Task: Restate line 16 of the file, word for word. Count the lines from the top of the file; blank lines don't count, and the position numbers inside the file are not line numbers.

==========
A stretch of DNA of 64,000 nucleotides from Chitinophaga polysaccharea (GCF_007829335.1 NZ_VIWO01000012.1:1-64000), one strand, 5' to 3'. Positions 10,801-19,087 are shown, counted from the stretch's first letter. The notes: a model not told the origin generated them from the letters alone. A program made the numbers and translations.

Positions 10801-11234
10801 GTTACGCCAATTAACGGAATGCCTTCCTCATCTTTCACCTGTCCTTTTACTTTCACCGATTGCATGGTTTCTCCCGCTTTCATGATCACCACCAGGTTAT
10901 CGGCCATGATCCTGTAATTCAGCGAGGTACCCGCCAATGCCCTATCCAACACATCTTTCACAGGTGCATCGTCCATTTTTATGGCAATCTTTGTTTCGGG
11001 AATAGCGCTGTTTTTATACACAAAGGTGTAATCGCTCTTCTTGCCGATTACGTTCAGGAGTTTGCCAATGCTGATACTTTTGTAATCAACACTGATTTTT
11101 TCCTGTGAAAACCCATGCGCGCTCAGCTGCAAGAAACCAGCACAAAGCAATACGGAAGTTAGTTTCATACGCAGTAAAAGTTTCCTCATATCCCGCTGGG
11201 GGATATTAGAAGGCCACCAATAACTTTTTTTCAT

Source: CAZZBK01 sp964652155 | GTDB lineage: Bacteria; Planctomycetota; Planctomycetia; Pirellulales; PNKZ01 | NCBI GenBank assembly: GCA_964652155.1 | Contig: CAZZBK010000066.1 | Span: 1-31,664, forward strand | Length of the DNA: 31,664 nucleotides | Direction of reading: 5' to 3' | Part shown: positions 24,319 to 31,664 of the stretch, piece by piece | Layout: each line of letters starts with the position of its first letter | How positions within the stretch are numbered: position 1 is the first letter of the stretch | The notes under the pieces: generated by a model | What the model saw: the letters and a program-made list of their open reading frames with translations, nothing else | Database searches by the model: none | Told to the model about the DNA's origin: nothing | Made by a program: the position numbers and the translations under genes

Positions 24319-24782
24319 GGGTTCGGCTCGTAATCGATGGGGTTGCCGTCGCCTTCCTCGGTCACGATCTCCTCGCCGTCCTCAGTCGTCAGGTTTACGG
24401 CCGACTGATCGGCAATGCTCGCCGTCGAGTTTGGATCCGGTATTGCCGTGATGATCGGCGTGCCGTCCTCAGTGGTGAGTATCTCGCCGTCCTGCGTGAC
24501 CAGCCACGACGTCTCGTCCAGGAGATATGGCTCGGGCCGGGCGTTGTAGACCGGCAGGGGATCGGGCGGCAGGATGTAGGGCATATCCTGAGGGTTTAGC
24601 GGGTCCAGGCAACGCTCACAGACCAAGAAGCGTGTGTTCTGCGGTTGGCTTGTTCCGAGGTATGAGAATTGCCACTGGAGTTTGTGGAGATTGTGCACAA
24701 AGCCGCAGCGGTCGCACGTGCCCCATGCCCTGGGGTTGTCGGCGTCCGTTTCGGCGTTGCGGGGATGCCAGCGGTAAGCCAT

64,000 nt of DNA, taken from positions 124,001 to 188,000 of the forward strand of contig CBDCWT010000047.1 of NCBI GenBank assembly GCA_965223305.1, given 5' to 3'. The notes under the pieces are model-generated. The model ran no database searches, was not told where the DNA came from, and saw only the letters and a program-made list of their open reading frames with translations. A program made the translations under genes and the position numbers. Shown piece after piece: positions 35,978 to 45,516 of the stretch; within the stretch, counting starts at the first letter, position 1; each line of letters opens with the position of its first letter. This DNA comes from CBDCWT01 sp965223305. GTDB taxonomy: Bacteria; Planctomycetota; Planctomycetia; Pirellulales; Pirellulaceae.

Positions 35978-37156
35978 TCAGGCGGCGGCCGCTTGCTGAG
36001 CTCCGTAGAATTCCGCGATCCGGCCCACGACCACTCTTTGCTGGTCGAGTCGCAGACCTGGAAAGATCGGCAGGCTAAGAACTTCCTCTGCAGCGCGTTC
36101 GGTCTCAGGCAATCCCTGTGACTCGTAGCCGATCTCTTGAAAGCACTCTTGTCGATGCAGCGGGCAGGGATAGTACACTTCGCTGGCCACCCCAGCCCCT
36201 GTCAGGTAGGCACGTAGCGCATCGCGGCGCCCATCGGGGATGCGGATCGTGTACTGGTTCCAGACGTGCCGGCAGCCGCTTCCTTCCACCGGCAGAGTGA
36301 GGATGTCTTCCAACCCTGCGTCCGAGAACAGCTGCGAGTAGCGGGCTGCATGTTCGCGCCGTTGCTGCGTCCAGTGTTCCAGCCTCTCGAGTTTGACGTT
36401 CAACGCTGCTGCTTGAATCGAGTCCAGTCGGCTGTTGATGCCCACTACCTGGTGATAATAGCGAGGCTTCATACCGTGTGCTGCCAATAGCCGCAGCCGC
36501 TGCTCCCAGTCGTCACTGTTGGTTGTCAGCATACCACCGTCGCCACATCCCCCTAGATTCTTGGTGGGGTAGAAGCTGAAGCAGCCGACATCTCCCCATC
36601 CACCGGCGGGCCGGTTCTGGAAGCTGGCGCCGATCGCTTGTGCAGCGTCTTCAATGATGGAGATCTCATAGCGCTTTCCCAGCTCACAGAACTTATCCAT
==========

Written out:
Positions 35978-37156